In the course of human events, ice cream comes up. It’s summer here in the American Northeast, and with it comes high temperatures and a hankering for ice cream. Seeing as ice cream can be made at home, and seeing as it’s significantly easier, i.e. wayyy less labor-intensive, to make ice cream with an ice cream maker, I decided to hit up my neighborhood friends who I recalled had an ice cream maker in their possession.
Well, proud owners of an ice cream maker they were indeed, but when I showed up to pick the thing up and try the thing out, it turned out to be totally borked:
Never one to be deterred by broken stuff–quite the opposite, actually, as I’m typically inspired to fix it–I took the thing home and took it apart. It should have been a lot easier to do so than it actually was, but Cuisinart decided it needed to do dumb things like include a bump in the middle of one of its machine’s slotted screws. Boo. Nothing modifying a flat-head screwdriver with a Dremel tool couldn’t fix…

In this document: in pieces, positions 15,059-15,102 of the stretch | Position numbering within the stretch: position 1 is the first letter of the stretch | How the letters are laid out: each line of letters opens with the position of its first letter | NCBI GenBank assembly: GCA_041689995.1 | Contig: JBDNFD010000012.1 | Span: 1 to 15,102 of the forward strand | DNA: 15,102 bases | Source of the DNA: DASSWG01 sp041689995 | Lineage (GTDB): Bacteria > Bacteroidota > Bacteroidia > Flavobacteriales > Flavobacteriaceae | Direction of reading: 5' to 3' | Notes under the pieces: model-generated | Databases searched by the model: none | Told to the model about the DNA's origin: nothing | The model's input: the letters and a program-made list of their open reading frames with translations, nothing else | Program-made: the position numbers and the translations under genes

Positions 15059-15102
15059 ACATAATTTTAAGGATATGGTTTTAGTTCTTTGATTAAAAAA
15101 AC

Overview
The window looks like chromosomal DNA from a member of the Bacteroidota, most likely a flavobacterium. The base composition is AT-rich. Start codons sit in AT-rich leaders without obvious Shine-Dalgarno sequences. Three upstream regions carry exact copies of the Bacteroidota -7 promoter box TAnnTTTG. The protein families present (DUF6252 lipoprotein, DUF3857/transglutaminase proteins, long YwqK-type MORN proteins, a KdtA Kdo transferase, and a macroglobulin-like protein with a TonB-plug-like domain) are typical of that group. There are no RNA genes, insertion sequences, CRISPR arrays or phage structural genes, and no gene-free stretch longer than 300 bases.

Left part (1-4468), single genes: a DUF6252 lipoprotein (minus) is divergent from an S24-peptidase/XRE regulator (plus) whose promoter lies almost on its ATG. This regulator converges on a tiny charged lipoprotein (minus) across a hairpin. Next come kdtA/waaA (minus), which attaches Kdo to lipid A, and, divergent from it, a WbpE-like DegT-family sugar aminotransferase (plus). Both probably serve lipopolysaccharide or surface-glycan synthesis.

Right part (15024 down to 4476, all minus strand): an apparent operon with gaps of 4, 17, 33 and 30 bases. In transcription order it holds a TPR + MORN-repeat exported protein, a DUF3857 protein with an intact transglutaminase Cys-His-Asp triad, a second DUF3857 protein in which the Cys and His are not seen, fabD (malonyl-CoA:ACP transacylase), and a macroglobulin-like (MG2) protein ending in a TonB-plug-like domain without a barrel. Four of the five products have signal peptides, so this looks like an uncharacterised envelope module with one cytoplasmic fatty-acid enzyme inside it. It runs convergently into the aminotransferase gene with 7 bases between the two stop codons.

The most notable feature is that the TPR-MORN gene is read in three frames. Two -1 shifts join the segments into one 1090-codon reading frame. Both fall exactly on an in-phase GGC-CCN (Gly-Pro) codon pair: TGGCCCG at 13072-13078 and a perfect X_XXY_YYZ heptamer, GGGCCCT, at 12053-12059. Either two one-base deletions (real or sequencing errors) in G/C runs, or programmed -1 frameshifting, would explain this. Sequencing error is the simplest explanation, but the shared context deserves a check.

One forever compromised screwdriver later, I was in business and had the whole thing apart. The culprit was a very obviously broken pinion gear in the ice cream maker’s motor reduction gear train.
A quick Internet search showed that, unlike in the case of the Baratza coffee grinder, there were no replacement gears for this ice cream maker. This is where most would give up, but not I! This was a chance to pick up where I left off on said coffee grinder overhaul and see the design and creation of a replacement gear through CAD and 3D printing through to fruition! Sooo that’s exactly what I did. Several hours and multiple iterations later, I had something that fit:
Moreover, it worked:
And when I put it all back together, it miraculously made ice cream (recipe credit to one Elise Bauer)!
And, to summarize in six seconds, I present to you an Instagram post: